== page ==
• In the summer of 2002, the Faculty of Engineering approved the School’s proposal for a new support position in Information Technology and multi-media. The position was filled in July, 2003, and the new technician, Carrie Henzie, started in August. The difference between this position and the Photography Technician’s position sacrificed in 1996 is that the new position combines expertise in digital and traditional media with the technical skills necessary to support the variety of equipment and processes required for the successful operation of our teaching and research programs.
  • The School of Architecture was a partner in the Department of Mechanical Engineering’s application to the National Science and Engineering Research Council (NSERC) for a new Faculty Chair in Design for Extreme Environments. The program, which will support new full-time and part-time positions in Mechanical Engineering and Architecture, respectively, was approved by NSERC in February, 2003. Professor Jorge Angeles of Mechanical engineering is the new NSERC Chair in Design for Extreme Environments, and Professor Julia Bourke has been appointed to a new half-time position in the School of Architecture with teaching and research responsibilities in Architecture and Mechanical Engineering.
  • Professors Bruce Anderson and Radoslav Zuk retired in 2003, closing a chapter on a combined total of 75 years of full-time teaching in the School of Architecture.

j) New program initiatives: Urban Design

  • On February 25, 2003, the City of Montreal approved a new protocol d’entente with l’Université de Montréal and McGill University. Involving the Schools of Architecture, Landscape Architecture and Urbanism at l’Université de Montréal, and the Schools of Architecture and Urban Planning at McGill, the entente is based on a series of projects in teaching and research in architecture and urban design and is intended to stimulate the exploration and development of strategies to protect and improve the quality of Montreal’s built environment. The City contributed more than $100,000 into the program in the first year, and has committed another $100 000 for 2004-05.
  • Among the six projects anticipated in the first year of the entente, the first was a charrette, in spring 2003, for students in architecture and landscape architecture that examined possibilities for the transformation of a downtown parking lot into a public park. The results of this competition were published in May, 2004, and the city is presently developing the project.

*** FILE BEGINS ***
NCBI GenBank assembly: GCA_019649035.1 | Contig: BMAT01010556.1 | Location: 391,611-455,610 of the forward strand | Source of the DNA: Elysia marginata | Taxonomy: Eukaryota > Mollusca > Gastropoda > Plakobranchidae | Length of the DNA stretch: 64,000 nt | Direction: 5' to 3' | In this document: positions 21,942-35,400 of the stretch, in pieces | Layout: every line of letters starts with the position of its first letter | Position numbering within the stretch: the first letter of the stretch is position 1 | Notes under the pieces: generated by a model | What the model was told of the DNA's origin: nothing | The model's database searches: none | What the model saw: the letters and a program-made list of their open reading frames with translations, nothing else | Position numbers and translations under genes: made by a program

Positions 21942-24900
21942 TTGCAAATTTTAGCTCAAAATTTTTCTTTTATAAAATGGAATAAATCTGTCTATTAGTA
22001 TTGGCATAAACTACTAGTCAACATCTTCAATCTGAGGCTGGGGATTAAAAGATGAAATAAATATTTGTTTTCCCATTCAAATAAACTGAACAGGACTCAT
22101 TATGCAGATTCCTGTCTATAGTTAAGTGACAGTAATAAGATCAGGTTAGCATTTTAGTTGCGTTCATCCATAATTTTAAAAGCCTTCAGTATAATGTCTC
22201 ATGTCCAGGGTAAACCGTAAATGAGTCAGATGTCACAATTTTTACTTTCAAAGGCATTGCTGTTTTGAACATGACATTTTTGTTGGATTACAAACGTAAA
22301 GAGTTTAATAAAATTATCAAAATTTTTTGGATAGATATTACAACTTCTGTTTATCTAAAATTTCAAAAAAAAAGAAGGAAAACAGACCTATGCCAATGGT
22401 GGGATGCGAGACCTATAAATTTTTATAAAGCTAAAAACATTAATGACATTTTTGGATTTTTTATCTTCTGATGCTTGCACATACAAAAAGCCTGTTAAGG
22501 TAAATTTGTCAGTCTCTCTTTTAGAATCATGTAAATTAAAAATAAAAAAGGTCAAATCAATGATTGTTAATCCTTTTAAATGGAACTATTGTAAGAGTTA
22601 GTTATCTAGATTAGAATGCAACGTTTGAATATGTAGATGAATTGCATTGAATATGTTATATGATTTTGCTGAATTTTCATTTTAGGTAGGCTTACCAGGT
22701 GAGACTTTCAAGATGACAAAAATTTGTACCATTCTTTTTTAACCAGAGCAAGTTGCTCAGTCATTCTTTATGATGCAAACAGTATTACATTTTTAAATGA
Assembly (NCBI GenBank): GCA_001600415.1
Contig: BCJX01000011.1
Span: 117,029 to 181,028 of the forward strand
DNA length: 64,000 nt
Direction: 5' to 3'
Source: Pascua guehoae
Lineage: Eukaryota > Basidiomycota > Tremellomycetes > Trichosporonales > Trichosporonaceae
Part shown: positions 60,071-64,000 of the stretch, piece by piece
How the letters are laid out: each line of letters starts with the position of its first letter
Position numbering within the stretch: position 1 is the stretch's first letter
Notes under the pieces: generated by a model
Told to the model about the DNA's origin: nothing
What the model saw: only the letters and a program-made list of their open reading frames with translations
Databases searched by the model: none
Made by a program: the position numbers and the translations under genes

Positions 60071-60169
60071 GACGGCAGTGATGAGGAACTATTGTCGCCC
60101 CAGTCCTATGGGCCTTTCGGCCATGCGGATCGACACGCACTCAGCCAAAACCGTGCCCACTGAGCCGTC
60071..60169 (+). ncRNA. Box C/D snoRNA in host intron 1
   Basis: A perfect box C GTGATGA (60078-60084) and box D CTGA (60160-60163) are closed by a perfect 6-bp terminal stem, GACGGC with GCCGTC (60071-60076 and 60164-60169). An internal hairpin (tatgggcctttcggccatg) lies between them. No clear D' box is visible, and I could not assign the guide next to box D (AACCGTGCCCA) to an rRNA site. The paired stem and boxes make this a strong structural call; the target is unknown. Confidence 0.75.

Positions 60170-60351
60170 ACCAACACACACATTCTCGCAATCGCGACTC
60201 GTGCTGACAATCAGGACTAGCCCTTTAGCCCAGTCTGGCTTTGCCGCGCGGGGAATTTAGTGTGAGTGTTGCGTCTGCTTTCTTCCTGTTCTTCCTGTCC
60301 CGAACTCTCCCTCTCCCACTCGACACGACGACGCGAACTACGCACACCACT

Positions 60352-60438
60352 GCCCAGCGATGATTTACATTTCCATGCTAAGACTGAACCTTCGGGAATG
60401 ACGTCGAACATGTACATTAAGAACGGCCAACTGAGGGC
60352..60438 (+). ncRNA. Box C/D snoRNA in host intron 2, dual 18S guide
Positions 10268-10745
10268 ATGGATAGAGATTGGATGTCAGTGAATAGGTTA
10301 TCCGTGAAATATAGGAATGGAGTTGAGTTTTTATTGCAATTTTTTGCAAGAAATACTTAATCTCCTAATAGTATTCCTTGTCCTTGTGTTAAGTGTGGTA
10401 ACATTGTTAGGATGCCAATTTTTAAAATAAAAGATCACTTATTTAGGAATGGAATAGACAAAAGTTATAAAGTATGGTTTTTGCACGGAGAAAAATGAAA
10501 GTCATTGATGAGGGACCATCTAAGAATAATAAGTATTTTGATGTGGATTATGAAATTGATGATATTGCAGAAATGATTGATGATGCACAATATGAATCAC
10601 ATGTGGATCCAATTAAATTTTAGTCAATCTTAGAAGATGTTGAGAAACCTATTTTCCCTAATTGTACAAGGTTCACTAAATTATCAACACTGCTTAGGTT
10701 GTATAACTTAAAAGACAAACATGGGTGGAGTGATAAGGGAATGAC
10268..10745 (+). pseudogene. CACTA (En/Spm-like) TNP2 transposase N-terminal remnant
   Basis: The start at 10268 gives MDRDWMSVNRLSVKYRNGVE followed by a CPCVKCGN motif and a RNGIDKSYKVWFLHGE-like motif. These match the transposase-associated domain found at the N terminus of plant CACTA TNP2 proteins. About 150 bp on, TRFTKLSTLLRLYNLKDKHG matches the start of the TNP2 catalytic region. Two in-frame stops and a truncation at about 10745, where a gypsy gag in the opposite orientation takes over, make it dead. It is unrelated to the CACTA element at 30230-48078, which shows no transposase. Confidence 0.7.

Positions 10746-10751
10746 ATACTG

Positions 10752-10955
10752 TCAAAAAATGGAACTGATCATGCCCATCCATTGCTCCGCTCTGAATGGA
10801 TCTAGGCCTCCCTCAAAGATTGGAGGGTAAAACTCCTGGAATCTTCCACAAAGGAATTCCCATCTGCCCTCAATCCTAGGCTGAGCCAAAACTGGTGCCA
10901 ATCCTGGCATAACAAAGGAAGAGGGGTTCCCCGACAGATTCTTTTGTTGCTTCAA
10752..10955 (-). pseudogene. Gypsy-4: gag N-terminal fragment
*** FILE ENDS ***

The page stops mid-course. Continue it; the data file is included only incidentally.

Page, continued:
• Among the projects funded by the entente (total $60 000 over two years) and underway in 2004 is a joint research project with staff and students from McGill and Université de Montréal developing guidelines for architectural and urban design in Montreal. The exercise is a pilot project exploring mechanisms for improving the architectural quality of the urban environment, and is related to the parallel development by the city of Montreal’s Urban Master Plan.
  • The most interesting of the dossiers included in the entente is based on the development of a new joint graduate program in Urban Design between McGill and U de M, involving the two Schools of Architecture and Urban Planning at McGill, and the three Schools of Architecture, Planning and Landscape Architecture at U de M. A working group has completed the proposal for the new program, which should be approved in the fall of 2004 and offered for the first time in the fall of 2005.

k) New course offerings

New courses offered this year include:

  • Sustainable Design of the Built Environment - Theory and Applications: This 3 credit seminar was offered as a pilot for a new inter-disciplinary sustainable design course to be offered next year by Julia Bourke as one of the stated objectives of the Design for Extreme Environments Program with mechanical Engineering. (Instructor: Julia Bourke)
  • Community Design Workshop: This is a design-build studio that addresses community-based projects with identified needs and requiring intervention on real sites. Working in teams under the direction of staff and visitors, students explore selected problems in architectural design and develop solutions from first concept to implementation on-site. The course restores a long-standing tradition of design-build and community engagement in the professional program of the McGill School of Architecture. Levels of interest on the part of students are high and the list of interesting and relevant projects in the community is extensive. (Instructor: staff)
  • Tradition and Modernity of Earthen Architecture and Construction: This course explores (raw or non-fired) earth as a sustainable building material for various environments in the whole world. Drawing on historical and contemporary international examples, the course emphasizes the major social, economical, environmental and technological aspects of the design and construction process in order to better respond to the needs, aspirations and means of the communities where the projects are taking place. (Instructor: Jean d’Aragon)

 

Prof. David Covo
Director